About the book
In textbooks and manuals, diplomacy is often defined as "the science of foreign relations" and "the art of negotiation." This certainly makes a lot of sense. A balanced analysis of the global situation and the correct consideration of the balance of power in the international arena are essential for the development of truly scientific, deeply grounded recommendations in the field of foreign policy. It is necessary to carefully study historical trends, fully take into account the different directions and trends in international relations, to be able to seek and attract allies to desired side, to achieve the isolation of the most aggressive and hostile circles. One can really expect success only if diplomacy acts in principle and, at the same time, pragmatically and flexibly, avoids dogmatism and sectarianism, and is not afraid of compromises that ultimately benefit national interests. Hence, the importance of mastering a number of sciences: history of individual countries and international relations, international law, complex sciences related to the study of the world economy and the economies of individual countries, comparative political science and law, philosophy, psychology, and etc. In short, diplomacy should rely on the laws of social life and consider the findings of the relevant sciences.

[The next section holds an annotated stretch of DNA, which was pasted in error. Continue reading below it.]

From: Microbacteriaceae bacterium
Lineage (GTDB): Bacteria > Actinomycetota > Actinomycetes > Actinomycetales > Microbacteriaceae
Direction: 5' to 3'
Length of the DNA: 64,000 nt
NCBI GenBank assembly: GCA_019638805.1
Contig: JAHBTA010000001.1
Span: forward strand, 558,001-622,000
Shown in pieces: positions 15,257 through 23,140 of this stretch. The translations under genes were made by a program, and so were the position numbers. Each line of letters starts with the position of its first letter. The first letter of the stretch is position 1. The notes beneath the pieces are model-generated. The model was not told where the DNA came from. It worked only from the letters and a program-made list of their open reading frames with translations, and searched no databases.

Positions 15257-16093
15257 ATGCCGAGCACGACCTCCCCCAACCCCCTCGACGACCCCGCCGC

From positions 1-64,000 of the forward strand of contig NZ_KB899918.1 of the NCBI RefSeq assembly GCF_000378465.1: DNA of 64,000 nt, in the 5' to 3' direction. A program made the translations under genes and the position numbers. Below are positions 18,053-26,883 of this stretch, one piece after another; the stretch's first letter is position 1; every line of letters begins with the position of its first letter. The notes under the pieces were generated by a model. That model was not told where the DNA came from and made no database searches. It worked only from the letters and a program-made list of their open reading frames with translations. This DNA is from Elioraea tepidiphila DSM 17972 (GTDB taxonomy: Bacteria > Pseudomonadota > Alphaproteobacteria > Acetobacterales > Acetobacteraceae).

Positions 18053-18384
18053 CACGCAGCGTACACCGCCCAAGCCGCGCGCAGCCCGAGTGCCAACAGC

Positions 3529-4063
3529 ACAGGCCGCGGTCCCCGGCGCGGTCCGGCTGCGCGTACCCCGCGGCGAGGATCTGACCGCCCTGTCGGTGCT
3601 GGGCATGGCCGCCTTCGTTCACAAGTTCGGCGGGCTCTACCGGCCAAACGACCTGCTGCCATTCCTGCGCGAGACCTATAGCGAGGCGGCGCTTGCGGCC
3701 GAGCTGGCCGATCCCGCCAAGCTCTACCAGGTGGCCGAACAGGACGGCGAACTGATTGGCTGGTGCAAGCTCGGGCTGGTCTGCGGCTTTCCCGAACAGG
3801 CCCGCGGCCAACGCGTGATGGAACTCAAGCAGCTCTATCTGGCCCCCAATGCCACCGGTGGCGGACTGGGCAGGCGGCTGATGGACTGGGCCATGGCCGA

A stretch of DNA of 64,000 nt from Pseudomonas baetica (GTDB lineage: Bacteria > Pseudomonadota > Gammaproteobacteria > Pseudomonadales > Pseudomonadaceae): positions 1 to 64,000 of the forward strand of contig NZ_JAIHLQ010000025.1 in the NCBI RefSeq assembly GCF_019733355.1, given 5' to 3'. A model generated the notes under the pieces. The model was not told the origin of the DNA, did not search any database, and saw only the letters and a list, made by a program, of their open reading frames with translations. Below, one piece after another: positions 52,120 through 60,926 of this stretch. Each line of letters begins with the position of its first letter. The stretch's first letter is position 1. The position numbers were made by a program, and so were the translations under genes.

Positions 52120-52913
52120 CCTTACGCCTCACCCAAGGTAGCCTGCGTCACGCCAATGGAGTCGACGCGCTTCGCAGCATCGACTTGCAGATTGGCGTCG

This book intends to provide the reader with a comprehensive understanding of the real essence of public diplomacy. Public diplomacy and related concepts such as ""strategic communication"" and ""national branding"" are a part of increasingly common public administration practices. It also represents an area of research with significant growth potential. The nation states have in various contexts recognized the need to communicate with foreign communities and to develop networks through various forms of interaction, including international communication, exchange programmes and cultural diplomacy. As a result, public diplomacy has become an effective tool of purposeful communication with the foreign public to promote short-term political goals, to develop long-term relations, and to address pressing issues of transnational politics. Nevertheless, there are big problems that lie behind the popularization of modern public diplomacy initiatives which will also be discussed in the book.